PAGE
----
10 Best Ways to Thank Someone for Pointing Out a Mistake

Coming up with a decent reply when someone points out a mistake can be tricky. You want to be polite about it without sounding sarcastic or snarky. After all, you’re the one who made a mistake. This article will explore the best options you can use as a response.

Best Ways to Thank Someone for Pointing Out a Mistake

The preferred options are “thanks for letting me know,” “thank you for bringing that to my attention,” and “thanks.” These work well to thank someone for pointing out a mistake. It shows that you accept the responsibility for making a mistake in the first place.

Thanks For Letting Me Know

“Thanks for letting me know” is a formal phrase you can use. You can also use “thank you” here if you’re looking for an even more formal alternative. It works well to show that you’re grateful that someone took the time to point out a mistake.

You will find that this phrase works really well in any situation when someone is trying to help you. It shows that you’re appreciative (with a simple “thanks”). It also implies that you didn’t know about the mistake by saying “letting me know.”

  • Thanks for letting me know. I didn’t realize it at the time, and I’ll be sure to correct it before I hand it in.
  • Thank you for letting me know. I wasn’t sure about it, so I’m glad you came to me to let me know I was wrong.
  • Thank you for letting me know. I’m glad I have someone like you on the team to help me understand my errors.
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Thank You For Bringing That To My Attention

“Thank you for bringing that to my attention” is a great formal alternative. It works well in many business situations where you might have made a mistake. You will find that this one is very common in business English.

“Bringing that to my attention” is the key to the phrase here. It helps to keep things formal because it shows that you weren’t made aware of the mistake. Often, mistakes come because they are overlooked, and you might need a simple correction from someone to help you.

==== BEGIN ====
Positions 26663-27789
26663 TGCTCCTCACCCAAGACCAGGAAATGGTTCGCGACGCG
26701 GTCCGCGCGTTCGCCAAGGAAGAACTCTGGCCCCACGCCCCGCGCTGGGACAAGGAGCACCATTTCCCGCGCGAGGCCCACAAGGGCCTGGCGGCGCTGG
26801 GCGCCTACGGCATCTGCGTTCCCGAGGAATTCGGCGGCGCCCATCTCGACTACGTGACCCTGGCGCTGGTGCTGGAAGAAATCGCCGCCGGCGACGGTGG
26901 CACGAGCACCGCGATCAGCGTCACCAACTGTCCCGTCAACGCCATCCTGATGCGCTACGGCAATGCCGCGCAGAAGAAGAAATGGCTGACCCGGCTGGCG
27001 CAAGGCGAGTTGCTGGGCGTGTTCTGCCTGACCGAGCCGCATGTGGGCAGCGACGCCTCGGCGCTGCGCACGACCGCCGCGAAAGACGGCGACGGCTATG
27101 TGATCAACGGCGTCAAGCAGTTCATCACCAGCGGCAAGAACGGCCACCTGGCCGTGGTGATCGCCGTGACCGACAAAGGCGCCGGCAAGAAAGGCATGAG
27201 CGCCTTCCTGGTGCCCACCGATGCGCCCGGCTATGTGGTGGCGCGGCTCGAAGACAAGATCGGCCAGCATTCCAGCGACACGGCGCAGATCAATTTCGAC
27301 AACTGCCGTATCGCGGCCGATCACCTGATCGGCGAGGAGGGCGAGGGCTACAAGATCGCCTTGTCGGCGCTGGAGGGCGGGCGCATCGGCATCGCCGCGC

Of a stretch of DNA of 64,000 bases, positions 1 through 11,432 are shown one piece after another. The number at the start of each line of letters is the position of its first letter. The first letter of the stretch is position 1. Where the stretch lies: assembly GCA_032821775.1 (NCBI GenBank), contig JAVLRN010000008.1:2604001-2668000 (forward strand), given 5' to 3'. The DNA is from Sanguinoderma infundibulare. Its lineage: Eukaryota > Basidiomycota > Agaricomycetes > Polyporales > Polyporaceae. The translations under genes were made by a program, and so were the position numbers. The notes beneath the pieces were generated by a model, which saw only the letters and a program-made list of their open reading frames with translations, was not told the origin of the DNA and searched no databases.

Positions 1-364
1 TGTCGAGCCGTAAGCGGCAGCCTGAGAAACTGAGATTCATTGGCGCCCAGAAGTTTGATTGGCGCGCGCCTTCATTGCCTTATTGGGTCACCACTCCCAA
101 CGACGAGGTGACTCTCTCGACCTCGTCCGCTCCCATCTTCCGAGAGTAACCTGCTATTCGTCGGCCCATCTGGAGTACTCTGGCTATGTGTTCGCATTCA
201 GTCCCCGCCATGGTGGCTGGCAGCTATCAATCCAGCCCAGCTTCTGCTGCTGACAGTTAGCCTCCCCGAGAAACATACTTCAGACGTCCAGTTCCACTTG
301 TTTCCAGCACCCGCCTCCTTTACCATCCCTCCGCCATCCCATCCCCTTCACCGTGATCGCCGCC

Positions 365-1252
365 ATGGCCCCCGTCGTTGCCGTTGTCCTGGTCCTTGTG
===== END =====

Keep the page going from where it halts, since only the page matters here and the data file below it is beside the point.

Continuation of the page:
• Thank you for bringing that to my attention. I’ll be sure to make the appropriate changes, so something like that doesn’t happen again.
  • Thanks for bringing that to my attention. I knew there was something wrong with this, but I couldn’t figure out what.
  • Thank you for bringing that to my attention. I’m not sure how I made that mistake, but I’m glad I had someone to point it out.

Thanks

“Thanks” is a versatile synonym. You can use it both formally and informally. Most people prefer it informally (since “thank you” does a better job formally). It works really well in many situations, as it accepts a correction without needing to say much else.

On its own, “thanks” is a great response. There are some instances when it might be seen as blunt. In those cases, you should elaborate or add more to your “thanks” message to show that you truly appreciate someone stepping in to correct a mistake.

  • Thanks, mate. I didn’t realize I’d made that mistake. I’m glad you were around to catch it before I handed this in.
  • Thanks. I’ll be sure to correct that going forward. Nobody has ever corrected me on that before, so I appreciate your help.
  • Thank you for your suggestion. I didn’t realize that I was wrong. I appreciate having someone like you around to help out.

You’re Right

“You’re right” is a good choice if you’re looking for an informal response. It shows that you agree with the person who pointed out the mistake you made.

Saying that someone is “right” shows that you respect their correction. It shows that you’ve understood and accepted your error, and you’re glad that they showed you what the mistake was.

  • You’re right. I must have missed that when I was redrafting the document. I’ll correct that before moving forward.
  • You’re right about that. Thank you for pointing it out to me. I’m not sure I would have caught that without your input.
  • You’re right. How silly of me! I’m not even sure how I managed to make a mistake that grand.

I Didn’t Spot That

“I didn’t spot that” is another informal synonym that can work well. It shows that you might not have noticed the mistake at first. While it doesn’t explicitly “thank” somebody for pointing out the mistake, appreciation is implied in informal English.